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'Very sporadic': Treaty Six First Nations says consultations on provincial police force fell short

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Edmonton -

The Confederacy of Treaty Six First Nations says it is not on board with a provincial police force to replace the RCMP, and that proper consultations were not done with its members.

“Very sporadic discussions on this, nothing finite,” said Cameron Alexis, interim executive director for the Confederacy.

At the end of October, the province released the Alberta Provincial Police Service Transition Study. The report found switching to a provincial service would be costly, though Justice Minister Kaycee Madu insisted it would ultimately cost the same as the RCMP.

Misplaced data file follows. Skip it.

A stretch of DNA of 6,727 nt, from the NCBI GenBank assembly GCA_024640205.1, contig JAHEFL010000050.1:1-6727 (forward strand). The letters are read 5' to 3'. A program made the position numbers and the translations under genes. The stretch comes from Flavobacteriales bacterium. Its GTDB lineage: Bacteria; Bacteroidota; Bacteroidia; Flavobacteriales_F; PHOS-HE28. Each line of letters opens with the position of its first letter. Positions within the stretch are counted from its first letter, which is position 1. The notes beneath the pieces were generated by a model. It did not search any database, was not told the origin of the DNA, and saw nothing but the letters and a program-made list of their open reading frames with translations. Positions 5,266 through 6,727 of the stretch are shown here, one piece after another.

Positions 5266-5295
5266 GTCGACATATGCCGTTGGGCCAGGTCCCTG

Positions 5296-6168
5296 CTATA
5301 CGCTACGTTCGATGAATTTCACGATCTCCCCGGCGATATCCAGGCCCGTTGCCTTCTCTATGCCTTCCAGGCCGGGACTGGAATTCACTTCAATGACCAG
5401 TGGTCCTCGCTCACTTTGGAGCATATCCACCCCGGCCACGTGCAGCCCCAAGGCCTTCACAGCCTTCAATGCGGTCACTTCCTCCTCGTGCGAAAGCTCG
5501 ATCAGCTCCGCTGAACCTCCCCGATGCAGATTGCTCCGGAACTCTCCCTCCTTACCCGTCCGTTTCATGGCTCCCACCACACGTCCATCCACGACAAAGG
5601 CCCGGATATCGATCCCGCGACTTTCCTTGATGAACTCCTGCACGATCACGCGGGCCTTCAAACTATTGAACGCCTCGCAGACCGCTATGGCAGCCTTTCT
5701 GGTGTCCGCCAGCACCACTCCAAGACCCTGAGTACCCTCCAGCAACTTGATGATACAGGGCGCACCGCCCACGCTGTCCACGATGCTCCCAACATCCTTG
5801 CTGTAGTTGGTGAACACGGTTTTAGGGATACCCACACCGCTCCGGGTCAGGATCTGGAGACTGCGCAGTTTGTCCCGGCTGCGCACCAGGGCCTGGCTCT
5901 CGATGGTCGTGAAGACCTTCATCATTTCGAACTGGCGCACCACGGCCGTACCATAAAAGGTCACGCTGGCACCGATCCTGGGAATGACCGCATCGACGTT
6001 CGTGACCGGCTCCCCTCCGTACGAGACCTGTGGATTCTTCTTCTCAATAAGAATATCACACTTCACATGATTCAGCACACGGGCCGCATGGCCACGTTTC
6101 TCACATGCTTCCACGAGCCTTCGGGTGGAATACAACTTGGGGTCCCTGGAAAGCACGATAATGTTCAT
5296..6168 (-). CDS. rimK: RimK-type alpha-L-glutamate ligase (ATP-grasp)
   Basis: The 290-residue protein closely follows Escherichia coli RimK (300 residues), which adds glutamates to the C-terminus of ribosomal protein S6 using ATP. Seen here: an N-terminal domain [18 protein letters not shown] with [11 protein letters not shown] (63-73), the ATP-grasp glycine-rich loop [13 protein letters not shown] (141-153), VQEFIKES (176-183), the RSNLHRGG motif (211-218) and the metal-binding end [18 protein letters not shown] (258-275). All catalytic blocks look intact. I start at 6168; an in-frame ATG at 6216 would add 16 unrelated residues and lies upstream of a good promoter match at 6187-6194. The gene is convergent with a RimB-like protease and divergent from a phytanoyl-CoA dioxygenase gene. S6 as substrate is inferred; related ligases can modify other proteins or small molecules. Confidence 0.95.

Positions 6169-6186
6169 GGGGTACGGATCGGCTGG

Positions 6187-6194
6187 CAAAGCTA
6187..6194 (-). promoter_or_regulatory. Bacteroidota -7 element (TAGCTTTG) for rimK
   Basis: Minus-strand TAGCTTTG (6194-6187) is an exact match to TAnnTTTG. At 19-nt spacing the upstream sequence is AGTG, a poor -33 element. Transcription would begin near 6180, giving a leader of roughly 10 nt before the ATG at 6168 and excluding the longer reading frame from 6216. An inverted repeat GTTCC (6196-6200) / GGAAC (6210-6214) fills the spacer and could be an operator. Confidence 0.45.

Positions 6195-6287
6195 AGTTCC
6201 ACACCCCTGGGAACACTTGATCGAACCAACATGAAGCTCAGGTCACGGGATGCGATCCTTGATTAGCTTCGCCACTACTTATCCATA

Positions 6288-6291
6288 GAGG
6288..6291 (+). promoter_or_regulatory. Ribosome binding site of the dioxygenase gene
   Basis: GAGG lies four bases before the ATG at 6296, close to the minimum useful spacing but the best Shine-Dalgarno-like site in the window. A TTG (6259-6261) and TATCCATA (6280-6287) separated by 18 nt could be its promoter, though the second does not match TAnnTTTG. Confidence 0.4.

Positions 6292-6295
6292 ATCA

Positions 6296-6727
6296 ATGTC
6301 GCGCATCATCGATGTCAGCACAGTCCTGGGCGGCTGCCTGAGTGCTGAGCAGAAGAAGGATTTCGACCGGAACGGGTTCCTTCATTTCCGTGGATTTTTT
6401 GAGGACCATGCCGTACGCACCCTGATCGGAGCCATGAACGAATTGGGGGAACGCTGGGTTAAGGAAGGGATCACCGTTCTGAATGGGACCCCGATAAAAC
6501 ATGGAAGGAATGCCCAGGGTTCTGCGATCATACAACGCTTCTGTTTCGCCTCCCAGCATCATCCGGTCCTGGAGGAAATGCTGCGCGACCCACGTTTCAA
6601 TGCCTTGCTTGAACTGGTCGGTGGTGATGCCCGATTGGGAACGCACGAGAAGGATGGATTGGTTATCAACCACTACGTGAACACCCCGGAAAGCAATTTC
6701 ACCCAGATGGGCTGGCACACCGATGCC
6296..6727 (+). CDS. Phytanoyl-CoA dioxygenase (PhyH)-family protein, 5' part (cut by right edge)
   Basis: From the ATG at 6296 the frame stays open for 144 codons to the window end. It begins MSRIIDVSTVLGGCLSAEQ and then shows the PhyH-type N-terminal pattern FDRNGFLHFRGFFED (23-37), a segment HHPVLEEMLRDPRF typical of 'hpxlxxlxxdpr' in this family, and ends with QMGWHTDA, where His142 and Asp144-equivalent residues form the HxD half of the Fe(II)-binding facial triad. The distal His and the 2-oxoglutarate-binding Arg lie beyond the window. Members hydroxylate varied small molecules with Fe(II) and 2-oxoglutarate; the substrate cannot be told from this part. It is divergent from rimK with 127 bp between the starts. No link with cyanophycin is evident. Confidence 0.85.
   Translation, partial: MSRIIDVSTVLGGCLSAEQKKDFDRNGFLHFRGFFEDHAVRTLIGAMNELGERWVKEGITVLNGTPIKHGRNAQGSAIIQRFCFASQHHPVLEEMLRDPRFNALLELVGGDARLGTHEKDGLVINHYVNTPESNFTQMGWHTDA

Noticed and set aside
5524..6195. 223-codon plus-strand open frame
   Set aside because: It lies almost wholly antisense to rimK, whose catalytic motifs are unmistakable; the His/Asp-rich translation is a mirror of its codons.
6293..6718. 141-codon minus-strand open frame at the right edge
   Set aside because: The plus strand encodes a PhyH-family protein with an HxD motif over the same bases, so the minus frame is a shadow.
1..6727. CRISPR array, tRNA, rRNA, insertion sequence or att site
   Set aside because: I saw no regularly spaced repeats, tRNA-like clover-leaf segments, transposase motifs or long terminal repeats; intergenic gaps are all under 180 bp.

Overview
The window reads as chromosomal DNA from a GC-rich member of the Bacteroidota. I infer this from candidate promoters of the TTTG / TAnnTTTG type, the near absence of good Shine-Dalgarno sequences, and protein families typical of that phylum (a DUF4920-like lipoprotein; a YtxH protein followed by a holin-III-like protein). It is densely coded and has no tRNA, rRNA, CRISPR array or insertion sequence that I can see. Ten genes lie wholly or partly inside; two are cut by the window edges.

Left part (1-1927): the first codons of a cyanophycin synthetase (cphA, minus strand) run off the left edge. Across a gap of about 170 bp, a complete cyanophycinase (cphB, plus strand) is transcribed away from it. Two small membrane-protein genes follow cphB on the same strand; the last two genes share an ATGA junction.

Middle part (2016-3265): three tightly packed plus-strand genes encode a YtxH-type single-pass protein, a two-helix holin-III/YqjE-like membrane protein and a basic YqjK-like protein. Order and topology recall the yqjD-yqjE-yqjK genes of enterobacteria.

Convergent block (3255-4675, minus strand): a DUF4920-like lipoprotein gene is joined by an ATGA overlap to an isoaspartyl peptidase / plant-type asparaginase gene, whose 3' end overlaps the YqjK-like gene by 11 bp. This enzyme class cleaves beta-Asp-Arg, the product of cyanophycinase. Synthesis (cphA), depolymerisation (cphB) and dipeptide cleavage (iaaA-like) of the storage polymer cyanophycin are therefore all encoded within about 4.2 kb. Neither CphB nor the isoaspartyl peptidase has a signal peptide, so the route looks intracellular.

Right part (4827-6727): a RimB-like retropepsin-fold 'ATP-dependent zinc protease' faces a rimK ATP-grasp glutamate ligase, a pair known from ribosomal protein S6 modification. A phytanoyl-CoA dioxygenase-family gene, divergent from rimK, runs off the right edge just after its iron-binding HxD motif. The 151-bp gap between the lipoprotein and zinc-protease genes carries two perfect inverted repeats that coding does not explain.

Regardless, Alexis says it’s not something Treaty Six First Nations will support.

“Has the RCMP done a great job as well? The answer is no. However, we’ve made it very clear to Minister Madu that we do not want a provincial police force on our reserves.”

Alexis says if there are going to be changes to policing, the Confederacy is interested in establishing its own force – something that has been in discussion since the 90s.

In fact, Alexis says there is currently a federal funding option for First Nations to develop their own police force, and Treaty Six wants access.

“We want the feds in their fiduciary responsibilities to begin a process immediately to fund the Treaty Six Nations to start building their own fully self-administered police services,” he said.

“Who knows best for our nation? It’s us.”

During the presentation of the study, Minister Madu said no decisions have been made, and that a public survey would be completed in 2022. 

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